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Let us inquire, whether our revilers have not some foundation for the charge? Whether
we have not sought our own glory more than that of God? Whether we are not more disappointed at missing that revenue of praise, which we thought our good works were entitled to bring us in, than at the wound religion may have sustained? Whether though our views were right on the whole, their purity was not much alloyed by human mixtures? Whether, neglecting to count the cost, we did not expect unmixed approbation, uninterrupted success, and a full tide of prosperity and applause, totally forgetting the reproaches received, and the obloquy sustained by "the Man of Sorrows."
If we can, on an impartial review, acquit ourselves as to the general purity of our motives, the general integrity of our conduct, the unfeigned sincerity of our endeavours, then we may indeed, though with deep humility, take to ourselves the comfort of this divine beatitude. When we really find, that men only speak evil of us for his sake in whose cause we have laboured, however that labour may have been mingled with imperfections, we may indeed " rejoice and be exceeding glad." Submission may be elevated into gratitude, and forgiveness into love.
ON THE PROPRIETY OF INTRODUCING RELIGION IN GENERAL CONVERSATION.
MAY we be allowed to introduce here an opinion warmly maintained in the world, and which indeed strikes as the root of all rules for the management of religious debate recommended in the preceding chapter? It is, that the subject of religion ought on no occasion to be introduced in mixed company; that the diversity of sentiment upon it is so great, and so nearly connected with the tenderest feelings of our minds, as to be liable to lead to heat and contentions: Finally, that it is too grave and solemn a topic to be mixed in the miscellaneous circle of social discourse, much less in the festive effusions of convivial cheerfulness. Now, in answer to these allegations we must at least insist, that should religion, on other grounds, be found entitled to social discussion, the last observation, if true, would prove convivial cheerfulness incompatible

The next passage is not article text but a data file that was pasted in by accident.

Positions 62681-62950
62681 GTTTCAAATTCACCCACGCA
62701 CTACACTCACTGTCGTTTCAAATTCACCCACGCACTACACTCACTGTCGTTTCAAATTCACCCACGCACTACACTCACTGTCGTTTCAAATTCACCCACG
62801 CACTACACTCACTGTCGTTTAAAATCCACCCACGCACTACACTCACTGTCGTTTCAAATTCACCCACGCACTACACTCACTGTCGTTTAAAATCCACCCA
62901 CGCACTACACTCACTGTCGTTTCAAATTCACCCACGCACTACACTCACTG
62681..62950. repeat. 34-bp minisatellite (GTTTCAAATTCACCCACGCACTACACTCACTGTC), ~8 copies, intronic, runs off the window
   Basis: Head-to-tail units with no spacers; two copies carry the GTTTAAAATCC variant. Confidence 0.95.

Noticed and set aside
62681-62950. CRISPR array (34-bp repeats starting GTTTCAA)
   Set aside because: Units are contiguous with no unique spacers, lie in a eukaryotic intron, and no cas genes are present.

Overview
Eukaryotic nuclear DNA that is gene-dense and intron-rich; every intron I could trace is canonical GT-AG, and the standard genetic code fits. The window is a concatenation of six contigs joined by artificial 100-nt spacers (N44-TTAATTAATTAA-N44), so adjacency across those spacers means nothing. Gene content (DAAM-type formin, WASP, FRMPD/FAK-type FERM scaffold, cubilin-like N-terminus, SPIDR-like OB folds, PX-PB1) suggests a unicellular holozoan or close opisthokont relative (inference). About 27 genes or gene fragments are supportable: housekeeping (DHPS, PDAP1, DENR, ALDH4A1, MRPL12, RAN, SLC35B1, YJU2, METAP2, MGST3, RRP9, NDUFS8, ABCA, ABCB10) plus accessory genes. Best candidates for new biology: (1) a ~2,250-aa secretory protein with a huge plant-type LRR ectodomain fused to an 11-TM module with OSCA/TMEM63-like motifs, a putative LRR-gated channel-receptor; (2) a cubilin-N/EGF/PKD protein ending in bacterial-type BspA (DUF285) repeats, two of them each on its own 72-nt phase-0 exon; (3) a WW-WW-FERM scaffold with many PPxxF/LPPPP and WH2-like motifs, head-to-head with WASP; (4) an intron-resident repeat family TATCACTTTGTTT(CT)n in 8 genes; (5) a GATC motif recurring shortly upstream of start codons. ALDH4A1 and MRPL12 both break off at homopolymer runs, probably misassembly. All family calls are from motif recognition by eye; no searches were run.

with the spirit and practice of religion, rather than religion inadmissible into cheerful parties. And it is certainly a retort difficult of evasion, that where to introduce religion herself is to endanger her honour, there she rather suffers in reputation by the presence of her friend. The man endeared by conviction to his religion will never bear to be long, much less to be statedly separated from the object of his affections: and he whose zeal once determined him "to know nothing" among his associates, "but Jesus Christ, and him crucified," never could have dreamt of a latitude of interpretation which would admit a Christian into scenes where every thing but Jesus Christ and him crucified, might be recognized with credit.